Jacky Lai is working both sides of the press game these days. She plays a street-savvy young journalist in Netflix’s newly released “V-Wars,” but calling from Vancouver, she admits that she’s not yet used to being on the other end of interviews. “I’ve been preparing for all this [press] today,” she says, with a cheerful laugh. “It’s my first time going through the chaos of the industry.”
It would be impossible to tell from her upbeat, polished tone—she talks like the experienced actress she is. Lai has been steadily making her way through the TV ranks, at first garnering one-time roles in shows like “Really Me” and “Ransom.” Eventually, those small appearances translated to recurring parts, as Riley in “Beyond” and Aline Penhallow in “Shadowhunters,” where she shared the small screen with Harry Shum Jr. Now, Lai is appearing in starring roles in the indie, punk rock romance “Fall Back Down” and in Netflix’s “V-Wars,” both of which premiere today, Dec. 5.
Just a few short years ago, Lai’s life looked very different. Instead of attending casting calls and auditions, she was working in her native Toronto as a project manager for a branding company. But after getting out of a long-term relationship, Lai knew something had to change, and she started eyeing Vancouver’s thriving film scene. “I was at a time in my life that I felt, ‘If I don’t follow what’s burning inside of me now, then it might get lost,’” Lai says. “I’ve always known I love to entertain and tell stories, and I just woke up and wanted something new. So, within 10 days I just moved my butt over here and said I’d give it a shot for a year.”
That year quickly turned into several more. “Though my family isn’t here and I’ve had to make new friends, the atmosphere that Vancouver offers is exactly where I belong,” Lai says. Her latest projects have even afforded her chances to head back home to Toronto. The past year has seen her flying back and forth across the country, as she filmed “Fall Back Down” in Vancouver and “Shadowhunters” and “V-Wars” in Toronto. However, she says that she doesn’t mind all the travel. “It was a crazy year, but it was a blessing,” she says.
In the rom-com “Fall Back Down,” where she plays the protagonist’s humanitarian girlfriend Lizzie, Lai had the opportunity to work on a smaller, indie film rather than a big-budget project, and the ability to fulfill a childhood wish. “Growing up, I loved romantic comedies,” Lai says. “And the difference between working on an indie versus a bigger budget is the collaboration. I had a bigger voice in terms of where I wanted to go with things, and if I wanted to do an extra shot, [the cast and crew] would allow that.”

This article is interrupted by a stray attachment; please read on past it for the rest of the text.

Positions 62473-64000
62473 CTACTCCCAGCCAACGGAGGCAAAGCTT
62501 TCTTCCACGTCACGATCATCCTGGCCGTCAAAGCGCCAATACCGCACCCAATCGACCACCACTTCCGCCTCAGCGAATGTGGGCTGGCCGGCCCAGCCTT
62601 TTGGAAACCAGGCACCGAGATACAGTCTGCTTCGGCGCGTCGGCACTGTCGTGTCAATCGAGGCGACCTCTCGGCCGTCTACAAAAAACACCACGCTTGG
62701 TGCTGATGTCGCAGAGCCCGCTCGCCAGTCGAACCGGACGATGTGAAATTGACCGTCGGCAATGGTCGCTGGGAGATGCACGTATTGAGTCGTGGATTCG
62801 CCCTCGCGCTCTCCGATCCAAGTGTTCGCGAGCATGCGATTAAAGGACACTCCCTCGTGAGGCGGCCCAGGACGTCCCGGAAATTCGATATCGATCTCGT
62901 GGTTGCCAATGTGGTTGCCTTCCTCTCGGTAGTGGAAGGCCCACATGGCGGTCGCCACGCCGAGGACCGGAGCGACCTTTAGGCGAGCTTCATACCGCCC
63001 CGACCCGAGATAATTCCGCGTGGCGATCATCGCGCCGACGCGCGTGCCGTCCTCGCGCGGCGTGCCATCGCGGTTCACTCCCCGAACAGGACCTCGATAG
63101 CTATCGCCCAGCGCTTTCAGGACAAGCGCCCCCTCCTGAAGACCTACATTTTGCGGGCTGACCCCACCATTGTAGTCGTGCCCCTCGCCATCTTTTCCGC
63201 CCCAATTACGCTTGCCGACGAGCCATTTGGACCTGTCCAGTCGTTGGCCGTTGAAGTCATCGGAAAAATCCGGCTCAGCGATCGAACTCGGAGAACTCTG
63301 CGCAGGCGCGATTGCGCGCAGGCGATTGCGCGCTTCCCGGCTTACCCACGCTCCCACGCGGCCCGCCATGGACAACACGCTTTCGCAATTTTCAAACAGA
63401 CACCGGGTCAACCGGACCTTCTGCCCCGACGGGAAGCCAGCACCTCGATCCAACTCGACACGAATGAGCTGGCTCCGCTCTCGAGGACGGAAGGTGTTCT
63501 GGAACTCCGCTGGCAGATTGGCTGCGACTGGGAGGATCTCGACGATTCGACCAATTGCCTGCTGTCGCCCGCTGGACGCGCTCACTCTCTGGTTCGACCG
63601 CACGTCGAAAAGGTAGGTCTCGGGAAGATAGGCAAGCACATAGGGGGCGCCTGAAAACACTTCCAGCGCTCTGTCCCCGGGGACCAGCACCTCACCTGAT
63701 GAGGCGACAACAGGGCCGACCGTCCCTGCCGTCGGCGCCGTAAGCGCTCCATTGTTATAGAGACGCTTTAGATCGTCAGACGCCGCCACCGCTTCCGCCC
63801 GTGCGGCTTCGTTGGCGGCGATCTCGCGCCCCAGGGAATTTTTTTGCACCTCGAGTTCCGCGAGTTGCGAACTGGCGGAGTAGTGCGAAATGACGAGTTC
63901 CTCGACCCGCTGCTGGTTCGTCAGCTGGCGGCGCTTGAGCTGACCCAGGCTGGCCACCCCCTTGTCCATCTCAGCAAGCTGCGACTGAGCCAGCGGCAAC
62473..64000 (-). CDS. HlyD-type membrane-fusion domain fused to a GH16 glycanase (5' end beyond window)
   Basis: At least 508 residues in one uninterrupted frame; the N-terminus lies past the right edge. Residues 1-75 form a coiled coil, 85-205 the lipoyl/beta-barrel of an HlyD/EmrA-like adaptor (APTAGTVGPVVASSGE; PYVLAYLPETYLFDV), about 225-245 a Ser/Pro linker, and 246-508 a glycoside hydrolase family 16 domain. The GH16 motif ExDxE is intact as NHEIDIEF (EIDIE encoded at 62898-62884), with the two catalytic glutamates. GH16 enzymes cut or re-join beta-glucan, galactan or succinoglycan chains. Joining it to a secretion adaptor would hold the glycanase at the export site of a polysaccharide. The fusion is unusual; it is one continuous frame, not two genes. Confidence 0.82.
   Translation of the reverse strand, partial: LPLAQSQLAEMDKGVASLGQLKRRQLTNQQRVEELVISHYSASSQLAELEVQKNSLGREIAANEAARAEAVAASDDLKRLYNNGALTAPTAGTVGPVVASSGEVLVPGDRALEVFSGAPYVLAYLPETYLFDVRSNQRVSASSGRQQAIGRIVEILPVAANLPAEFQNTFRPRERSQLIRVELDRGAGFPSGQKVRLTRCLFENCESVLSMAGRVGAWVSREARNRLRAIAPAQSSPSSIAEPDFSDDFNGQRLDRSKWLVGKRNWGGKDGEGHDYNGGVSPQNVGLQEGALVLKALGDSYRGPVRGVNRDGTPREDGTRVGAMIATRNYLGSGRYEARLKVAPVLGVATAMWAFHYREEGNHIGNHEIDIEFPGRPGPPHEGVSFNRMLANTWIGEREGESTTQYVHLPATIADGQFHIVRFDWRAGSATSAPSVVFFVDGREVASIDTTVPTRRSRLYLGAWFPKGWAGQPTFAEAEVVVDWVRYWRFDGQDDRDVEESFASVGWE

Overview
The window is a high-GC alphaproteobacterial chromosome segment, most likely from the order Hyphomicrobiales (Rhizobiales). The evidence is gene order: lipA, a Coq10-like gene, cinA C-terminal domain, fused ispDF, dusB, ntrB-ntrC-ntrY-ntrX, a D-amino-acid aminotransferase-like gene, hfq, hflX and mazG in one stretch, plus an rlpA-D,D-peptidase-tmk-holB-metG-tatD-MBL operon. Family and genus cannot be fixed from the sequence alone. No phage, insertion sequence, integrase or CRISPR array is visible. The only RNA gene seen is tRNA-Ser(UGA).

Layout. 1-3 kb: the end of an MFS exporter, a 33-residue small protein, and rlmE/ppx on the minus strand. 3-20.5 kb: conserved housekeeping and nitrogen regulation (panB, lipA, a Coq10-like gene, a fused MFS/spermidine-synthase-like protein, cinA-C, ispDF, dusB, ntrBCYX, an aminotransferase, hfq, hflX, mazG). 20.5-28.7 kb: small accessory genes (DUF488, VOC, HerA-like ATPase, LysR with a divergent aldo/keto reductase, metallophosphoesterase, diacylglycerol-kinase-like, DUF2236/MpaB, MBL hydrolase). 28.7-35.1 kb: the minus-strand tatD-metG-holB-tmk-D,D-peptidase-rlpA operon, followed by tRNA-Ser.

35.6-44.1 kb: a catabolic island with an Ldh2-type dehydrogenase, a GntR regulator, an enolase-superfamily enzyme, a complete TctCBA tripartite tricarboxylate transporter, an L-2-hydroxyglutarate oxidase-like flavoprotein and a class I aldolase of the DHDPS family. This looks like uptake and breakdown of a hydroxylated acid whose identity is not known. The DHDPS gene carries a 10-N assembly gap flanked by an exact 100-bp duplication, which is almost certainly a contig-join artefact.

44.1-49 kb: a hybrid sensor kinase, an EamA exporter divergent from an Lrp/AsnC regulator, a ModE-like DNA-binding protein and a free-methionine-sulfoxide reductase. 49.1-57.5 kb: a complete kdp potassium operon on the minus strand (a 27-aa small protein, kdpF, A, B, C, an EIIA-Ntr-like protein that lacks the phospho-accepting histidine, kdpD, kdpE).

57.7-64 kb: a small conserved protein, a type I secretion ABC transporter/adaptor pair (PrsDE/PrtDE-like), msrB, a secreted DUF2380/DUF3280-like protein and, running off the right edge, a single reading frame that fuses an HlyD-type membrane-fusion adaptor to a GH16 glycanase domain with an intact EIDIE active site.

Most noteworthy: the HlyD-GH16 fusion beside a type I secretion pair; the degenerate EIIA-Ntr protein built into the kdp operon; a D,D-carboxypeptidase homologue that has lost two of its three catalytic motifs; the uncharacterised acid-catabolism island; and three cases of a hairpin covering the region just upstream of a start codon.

Of course, Lai is also happy to put major productions like “V-Wars” under her belt. Based on the graphic novel series from Jonathan Maberry, “V-Wars” stars “Vampire Diaries” actor Ian Somerhalder and takes place in a post-apocalyptic future where a long-dormant virus, exposed by climate change, has transformed much of the world’s population into blood-sucking creatures of the night. Lai portrays rogue online journalist Kaylee Vo, who breaks the story as unaffected humans turn against the newly made vampires. “Kaylee’s kind of the street rat of ‘V-Wars,’” Lai says. “She’s definitely a dream role because parts I’ve received in the past were very stereotypical, but Kaylee didn’t have to be an Asian character. On top of that, [the showrunners] changed her name: She was originally supposed to be Japanese, but when I booked the role, they changed her surname to Vietnamese.”
However, that’s not the only reason audiences should watch “V-Wars.” The series deals directly with topical issues of science and government, as well as controversy surrounding border policing and racism. Lai’s character Kaylee works “for the people,” navigating between biased media reporting and real events to present her stories to the public in the rawest form possible (which might remind some of a certain fake news controversy). Though it centers on a fictional conflict involving mythical creatures, “V-Wars” is more relevant to real life than we might realize, or like to admit. “[The show] really does fall in line with the racism, the immigration and refugee problems that we’re facing and the Black Lives Matter movement,” Lai says. “Once you watch the series, you’ll realize how relevant the vampire characters are to our world, and the concept of people being different. That’s definitely the major, deep-rooted theme that we explored.”